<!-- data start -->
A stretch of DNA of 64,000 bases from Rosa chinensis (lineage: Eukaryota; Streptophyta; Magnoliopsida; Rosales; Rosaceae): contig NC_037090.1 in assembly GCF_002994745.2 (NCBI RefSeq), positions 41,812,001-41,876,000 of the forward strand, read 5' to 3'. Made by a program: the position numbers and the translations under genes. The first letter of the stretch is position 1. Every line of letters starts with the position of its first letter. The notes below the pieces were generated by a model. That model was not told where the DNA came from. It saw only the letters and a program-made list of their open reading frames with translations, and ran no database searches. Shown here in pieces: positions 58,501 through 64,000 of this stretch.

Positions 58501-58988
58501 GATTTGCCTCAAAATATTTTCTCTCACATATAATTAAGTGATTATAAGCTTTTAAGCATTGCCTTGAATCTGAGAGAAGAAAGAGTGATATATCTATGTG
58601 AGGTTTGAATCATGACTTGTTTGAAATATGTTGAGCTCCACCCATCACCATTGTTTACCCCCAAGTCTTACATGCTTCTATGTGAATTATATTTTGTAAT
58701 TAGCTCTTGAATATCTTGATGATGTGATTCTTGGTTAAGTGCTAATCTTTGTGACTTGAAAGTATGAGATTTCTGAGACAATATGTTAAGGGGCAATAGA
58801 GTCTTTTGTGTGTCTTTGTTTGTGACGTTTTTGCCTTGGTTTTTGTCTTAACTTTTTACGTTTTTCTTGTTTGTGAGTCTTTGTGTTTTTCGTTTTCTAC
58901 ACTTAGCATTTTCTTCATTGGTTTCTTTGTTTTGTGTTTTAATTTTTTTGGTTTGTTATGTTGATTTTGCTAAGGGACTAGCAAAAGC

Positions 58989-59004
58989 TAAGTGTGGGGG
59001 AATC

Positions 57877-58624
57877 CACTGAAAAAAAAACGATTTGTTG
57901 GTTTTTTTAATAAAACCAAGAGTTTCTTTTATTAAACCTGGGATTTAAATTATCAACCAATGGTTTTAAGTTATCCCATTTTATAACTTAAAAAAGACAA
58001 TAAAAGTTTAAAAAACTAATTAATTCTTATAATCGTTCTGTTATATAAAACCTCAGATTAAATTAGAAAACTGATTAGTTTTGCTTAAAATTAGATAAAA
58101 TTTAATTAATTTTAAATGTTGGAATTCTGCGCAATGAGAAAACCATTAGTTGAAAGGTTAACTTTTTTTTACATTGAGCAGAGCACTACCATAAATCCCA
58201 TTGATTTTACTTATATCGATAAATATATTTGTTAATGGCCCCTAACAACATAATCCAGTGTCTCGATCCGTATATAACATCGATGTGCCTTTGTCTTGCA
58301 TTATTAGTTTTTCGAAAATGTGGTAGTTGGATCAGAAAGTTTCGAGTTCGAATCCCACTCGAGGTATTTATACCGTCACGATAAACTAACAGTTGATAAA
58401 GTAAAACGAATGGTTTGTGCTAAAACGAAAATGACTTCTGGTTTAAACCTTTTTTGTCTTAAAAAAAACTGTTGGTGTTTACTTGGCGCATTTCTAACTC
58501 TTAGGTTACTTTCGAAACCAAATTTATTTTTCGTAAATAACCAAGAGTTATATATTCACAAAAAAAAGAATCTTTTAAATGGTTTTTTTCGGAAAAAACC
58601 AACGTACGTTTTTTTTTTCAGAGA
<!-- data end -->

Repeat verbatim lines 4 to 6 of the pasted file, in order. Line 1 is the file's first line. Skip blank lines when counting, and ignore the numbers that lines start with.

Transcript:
58601 AGGTTTGAATCATGACTTGTTTGAAATATGTTGAGCTCCACCCATCACCATTGTTTACCCCCAAGTCTTACATGCTTCTATGTGAATTATATTTTGTAAT
58701 TAGCTCTTGAATATCTTGATGATGTGATTCTTGGTTAAGTGCTAATCTTTGTGACTTGAAAGTATGAGATTTCTGAGACAATATGTTAAGGGGCAATAGA
58801 GTCTTTTGTGTGTCTTTGTTTGTGACGTTTTTGCCTTGGTTTTTGTCTTAACTTTTTACGTTTTTCTTGTTTGTGAGTCTTTGTGTTTTTCGTTTTCTAC